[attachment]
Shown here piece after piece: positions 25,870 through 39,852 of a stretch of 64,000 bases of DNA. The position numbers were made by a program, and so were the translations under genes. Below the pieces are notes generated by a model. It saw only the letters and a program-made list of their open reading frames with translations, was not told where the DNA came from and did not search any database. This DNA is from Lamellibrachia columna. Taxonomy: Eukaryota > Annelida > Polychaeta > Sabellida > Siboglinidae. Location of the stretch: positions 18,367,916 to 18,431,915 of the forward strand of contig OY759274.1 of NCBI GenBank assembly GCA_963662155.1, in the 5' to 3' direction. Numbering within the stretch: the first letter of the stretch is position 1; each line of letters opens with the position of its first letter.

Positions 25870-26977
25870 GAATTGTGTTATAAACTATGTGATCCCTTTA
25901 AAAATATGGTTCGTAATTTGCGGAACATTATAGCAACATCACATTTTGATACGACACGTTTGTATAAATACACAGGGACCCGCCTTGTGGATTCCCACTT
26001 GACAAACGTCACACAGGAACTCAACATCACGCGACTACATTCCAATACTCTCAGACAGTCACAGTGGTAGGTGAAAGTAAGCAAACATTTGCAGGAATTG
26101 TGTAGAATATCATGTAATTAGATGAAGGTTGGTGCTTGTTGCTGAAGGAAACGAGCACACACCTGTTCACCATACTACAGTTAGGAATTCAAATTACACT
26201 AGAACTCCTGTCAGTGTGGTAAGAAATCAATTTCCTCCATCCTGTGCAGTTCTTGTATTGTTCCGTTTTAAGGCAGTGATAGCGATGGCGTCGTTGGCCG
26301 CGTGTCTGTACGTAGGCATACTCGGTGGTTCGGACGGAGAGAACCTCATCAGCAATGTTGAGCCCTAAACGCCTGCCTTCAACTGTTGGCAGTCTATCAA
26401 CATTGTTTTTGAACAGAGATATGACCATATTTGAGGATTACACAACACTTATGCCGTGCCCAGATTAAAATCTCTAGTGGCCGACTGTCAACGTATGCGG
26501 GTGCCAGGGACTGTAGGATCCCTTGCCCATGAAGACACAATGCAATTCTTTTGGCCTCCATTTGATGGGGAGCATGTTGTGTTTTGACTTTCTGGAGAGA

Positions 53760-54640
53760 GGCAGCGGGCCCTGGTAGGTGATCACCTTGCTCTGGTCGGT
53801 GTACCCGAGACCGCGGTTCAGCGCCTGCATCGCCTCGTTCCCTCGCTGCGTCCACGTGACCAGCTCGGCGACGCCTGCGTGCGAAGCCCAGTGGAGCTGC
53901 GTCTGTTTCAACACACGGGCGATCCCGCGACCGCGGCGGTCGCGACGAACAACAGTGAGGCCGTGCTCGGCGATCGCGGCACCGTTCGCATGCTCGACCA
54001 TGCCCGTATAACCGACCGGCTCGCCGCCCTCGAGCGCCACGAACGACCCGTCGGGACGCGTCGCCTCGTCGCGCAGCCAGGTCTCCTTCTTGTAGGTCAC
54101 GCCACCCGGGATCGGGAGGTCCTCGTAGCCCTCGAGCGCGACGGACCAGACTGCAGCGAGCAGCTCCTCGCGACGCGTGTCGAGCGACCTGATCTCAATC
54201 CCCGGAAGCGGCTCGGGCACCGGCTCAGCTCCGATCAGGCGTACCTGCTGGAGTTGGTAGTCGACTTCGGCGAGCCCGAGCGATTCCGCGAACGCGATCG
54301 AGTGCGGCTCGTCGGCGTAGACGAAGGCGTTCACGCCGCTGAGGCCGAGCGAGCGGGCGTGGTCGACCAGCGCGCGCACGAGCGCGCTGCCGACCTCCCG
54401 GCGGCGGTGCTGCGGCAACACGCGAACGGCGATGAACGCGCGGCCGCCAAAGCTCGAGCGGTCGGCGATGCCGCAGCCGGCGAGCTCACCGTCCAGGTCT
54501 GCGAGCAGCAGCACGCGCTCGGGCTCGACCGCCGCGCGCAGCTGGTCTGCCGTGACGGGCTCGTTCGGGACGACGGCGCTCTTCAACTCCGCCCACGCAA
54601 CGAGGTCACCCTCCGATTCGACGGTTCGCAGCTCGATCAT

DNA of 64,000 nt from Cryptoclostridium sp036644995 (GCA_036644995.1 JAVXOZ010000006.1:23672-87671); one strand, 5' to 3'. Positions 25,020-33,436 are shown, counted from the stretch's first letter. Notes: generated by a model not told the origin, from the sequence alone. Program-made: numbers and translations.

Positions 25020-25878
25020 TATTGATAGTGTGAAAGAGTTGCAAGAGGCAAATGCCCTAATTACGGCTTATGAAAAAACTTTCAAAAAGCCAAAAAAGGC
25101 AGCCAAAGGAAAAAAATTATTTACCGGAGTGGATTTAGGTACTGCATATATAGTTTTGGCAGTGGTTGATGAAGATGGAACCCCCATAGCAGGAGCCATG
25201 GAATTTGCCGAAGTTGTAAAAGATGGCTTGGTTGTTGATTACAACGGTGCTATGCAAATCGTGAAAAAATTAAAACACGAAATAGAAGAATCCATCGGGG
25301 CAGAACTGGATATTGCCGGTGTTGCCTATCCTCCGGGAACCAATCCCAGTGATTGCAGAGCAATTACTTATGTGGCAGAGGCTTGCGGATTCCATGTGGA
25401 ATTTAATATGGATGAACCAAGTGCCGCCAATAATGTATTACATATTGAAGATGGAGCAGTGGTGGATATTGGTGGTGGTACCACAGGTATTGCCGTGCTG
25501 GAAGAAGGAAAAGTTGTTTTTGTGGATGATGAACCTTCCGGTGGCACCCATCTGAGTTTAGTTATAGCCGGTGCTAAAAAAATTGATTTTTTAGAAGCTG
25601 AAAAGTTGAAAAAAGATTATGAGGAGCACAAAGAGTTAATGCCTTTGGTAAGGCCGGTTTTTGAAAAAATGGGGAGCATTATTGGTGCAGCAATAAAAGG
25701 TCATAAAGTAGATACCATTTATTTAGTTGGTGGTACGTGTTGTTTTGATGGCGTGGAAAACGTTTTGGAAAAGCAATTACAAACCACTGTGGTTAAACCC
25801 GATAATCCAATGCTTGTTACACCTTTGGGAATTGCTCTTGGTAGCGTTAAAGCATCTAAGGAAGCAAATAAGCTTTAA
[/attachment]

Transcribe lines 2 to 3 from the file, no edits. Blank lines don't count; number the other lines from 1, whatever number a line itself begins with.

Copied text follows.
Positions 25870-26977
25870 GAATTGTGTTATAAACTATGTGATCCCTTTA